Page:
The strength of the present study is the unprecedented and fortuitous availability of information predating the disaster. However, several limitations need to be mentioned. First, the measurements used in our analysis relied entirely on self-reported data. Therefore, depressed subjects may recall their exercise differently from non-depressed subjects (information bias); in other words, depressed people may have under-reported their physical activity. Furthermore, our use of GDS may have led to an underestimation of the impacts of group exercise participation and walking because the GDS omits neurovegetative symptoms (for which physical activity may be particularly effective). Second, physical activity was not assessed using a standardised questionnaire which is widely used and associated with sufficient validity and reliability. Furthermore, the type and intensity of the group exercises in which participants took part was not investigated. Therefore, we could not distinguish the causes of the positive relationship between group exercise participation and the prevention of depressive symptoms between physical activity itself and group participation. Self-paced intensity may increase the pleasure people experience when exercising, thereby improving adherence.42 In a future study, we aim to objectively evaluate pace, intensity, style and manner of physical activity to investigate the effects of physical activity on mental health in older adults in a more precise manner, including dose–response relationships. Third, excluding older adults who had ADL impairments at baseline from the present analyses may have led to the under-representation of those with physical illnesses and associated depressive symptoms. Fourthly, and most importantly, we cannot exclude the possibility of simultaneous changes in exercise patterns and depressive symptoms happening during the course of follow-up. Thus, even though our analyses looked at changes in exercise predicting changes in depressive symptoms (first differences analysis), we cannot exclude the possibility that people stopped exercising because they felt depressed, or that they started to exercise because they felt well.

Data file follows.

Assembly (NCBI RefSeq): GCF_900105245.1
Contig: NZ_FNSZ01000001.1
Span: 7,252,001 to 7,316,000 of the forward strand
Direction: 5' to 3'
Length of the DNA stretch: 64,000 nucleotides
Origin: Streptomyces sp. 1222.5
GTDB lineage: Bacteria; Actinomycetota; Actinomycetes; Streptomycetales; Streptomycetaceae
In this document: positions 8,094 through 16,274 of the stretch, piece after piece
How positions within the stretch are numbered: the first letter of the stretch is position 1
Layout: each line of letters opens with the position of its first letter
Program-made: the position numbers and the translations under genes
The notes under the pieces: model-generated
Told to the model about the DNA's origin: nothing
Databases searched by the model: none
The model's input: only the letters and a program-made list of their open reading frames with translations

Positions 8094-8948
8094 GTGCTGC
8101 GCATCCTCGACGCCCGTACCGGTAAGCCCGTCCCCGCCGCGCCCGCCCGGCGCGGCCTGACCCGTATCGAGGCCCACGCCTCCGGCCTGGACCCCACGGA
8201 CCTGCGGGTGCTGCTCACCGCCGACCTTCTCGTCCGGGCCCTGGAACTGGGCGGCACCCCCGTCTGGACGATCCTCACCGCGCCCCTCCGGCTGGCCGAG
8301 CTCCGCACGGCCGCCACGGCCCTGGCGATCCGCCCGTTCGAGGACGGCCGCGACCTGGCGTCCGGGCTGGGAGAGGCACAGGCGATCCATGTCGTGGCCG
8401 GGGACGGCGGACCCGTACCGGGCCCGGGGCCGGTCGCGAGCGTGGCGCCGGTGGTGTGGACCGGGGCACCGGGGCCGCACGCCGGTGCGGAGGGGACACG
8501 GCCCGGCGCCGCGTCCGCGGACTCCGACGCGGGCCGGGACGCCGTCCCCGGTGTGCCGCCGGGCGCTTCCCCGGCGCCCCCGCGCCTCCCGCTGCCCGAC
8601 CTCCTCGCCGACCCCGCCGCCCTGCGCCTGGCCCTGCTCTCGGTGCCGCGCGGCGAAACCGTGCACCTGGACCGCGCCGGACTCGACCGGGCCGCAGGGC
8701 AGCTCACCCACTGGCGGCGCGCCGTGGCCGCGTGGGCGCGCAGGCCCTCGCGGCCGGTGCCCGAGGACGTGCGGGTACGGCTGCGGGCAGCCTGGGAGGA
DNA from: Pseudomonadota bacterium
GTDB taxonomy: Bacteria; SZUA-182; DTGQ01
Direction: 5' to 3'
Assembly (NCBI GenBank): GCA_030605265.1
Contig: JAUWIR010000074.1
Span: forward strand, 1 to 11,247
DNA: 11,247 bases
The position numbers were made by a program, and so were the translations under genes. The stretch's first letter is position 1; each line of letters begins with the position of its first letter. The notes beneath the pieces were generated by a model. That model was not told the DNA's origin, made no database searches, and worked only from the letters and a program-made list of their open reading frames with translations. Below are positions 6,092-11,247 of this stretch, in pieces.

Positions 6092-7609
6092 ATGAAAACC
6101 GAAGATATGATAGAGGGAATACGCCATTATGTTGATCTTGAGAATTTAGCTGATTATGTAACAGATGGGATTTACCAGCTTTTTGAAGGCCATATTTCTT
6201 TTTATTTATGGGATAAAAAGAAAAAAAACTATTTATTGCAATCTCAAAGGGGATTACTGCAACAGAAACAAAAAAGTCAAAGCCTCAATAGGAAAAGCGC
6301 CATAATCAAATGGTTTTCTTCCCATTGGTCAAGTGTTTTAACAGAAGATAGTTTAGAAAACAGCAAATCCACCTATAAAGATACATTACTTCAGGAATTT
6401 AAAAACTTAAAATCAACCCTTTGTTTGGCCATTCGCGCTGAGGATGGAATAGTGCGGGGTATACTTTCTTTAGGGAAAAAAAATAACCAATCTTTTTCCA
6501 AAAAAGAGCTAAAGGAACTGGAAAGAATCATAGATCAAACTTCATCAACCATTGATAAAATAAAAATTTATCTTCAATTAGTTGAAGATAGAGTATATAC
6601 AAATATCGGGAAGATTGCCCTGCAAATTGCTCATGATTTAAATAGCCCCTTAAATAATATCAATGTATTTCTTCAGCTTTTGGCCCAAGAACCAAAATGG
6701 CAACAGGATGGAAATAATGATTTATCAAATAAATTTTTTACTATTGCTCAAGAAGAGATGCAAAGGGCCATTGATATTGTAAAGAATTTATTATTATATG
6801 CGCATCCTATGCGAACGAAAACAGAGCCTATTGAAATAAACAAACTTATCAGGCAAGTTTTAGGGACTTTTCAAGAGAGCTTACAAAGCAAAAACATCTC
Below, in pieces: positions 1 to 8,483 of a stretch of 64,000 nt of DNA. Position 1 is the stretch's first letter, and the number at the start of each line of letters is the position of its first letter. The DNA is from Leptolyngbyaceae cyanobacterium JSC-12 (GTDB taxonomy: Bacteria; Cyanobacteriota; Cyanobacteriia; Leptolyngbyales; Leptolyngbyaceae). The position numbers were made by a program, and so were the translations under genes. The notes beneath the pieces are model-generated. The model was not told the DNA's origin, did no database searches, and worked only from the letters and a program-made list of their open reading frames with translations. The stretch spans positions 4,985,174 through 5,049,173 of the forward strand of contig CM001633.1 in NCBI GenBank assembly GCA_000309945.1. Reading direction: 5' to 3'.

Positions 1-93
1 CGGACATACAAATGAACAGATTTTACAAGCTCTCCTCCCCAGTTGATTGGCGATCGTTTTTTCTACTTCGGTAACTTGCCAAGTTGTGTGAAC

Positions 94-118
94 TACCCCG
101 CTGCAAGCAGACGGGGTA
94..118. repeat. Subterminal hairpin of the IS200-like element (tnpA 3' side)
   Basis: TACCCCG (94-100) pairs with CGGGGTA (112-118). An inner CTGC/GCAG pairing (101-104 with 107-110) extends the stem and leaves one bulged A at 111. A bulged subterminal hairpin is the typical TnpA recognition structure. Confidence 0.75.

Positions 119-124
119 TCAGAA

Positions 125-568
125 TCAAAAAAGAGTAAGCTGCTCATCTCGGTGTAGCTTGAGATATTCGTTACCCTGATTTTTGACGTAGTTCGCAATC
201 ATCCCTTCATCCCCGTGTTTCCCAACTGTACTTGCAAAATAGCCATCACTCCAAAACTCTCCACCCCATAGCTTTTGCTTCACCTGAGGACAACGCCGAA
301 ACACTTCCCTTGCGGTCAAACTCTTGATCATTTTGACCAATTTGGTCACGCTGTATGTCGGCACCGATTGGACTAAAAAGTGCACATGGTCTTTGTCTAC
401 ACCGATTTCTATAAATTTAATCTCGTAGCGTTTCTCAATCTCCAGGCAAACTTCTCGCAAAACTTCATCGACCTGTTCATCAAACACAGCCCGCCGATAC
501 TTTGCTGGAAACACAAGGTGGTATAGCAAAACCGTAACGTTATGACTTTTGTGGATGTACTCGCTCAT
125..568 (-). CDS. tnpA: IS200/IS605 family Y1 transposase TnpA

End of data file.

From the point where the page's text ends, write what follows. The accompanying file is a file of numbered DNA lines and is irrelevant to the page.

We conclude that increases in frequency of participating in group exercises and daily walking time after a natural disaster may alleviate depressive symptoms after a disaster in older survivors. These effects could be expected even after adjusting for the suffering resulting from serious damage, such as the death of a family member or the destruction of the primary residence. Giving older survivors the opportunity and environment for group exercise participation and walking in areas affected by the Great East Japan Earthquake and in future serious natural disasters could be an effective support mechanism for prevention of depressive symptoms.
We appreciate the support and cooperation of the Iwanuma mayor's office, and the staff of the Health and Welfare of Iwanuma City government. This study used data from the JAGES project as one of their research projects.
Contributors TT conceived, designed, analysed and interpreted the data and wrote the article; YS, YM and YS conceived, designed and critically revised the article; JA conceived, designed, collected the data and critically revised the article; KK conceived, designed and critically revised the article and is principal investigator for the JAGES project and IK conceived, designed and critically revised the article and is a principal investigator for the Iwanuma project.
Funding This work was supported by a grant from the Department of Health and Human Services, National Institute of Health, National Institute on Ageing (research grant number 1R01AG042463-01A1), Grant-in-Aid for Scientific Research (KAKENHI) (No. 22592327, 22390400, 23243070, 24390469) from the Japan Society for the Promotion of Science and Health Labor Sciences Research Grant (No. 24140701) from the Japanese Ministry of Health, Labour and Welfare.
Disclaimer The funding sources had no role in study design, data collection and analysis, decision to publish or preparation of the manuscript.
Competing interests None declared.
Ethics approval The Ethics Committee at the Graduate school of Medicine, Chiba University, approved the study protocol.
Provenance and peer review Not commissioned; externally peer reviewed.
Data sharing statement No additional data are available.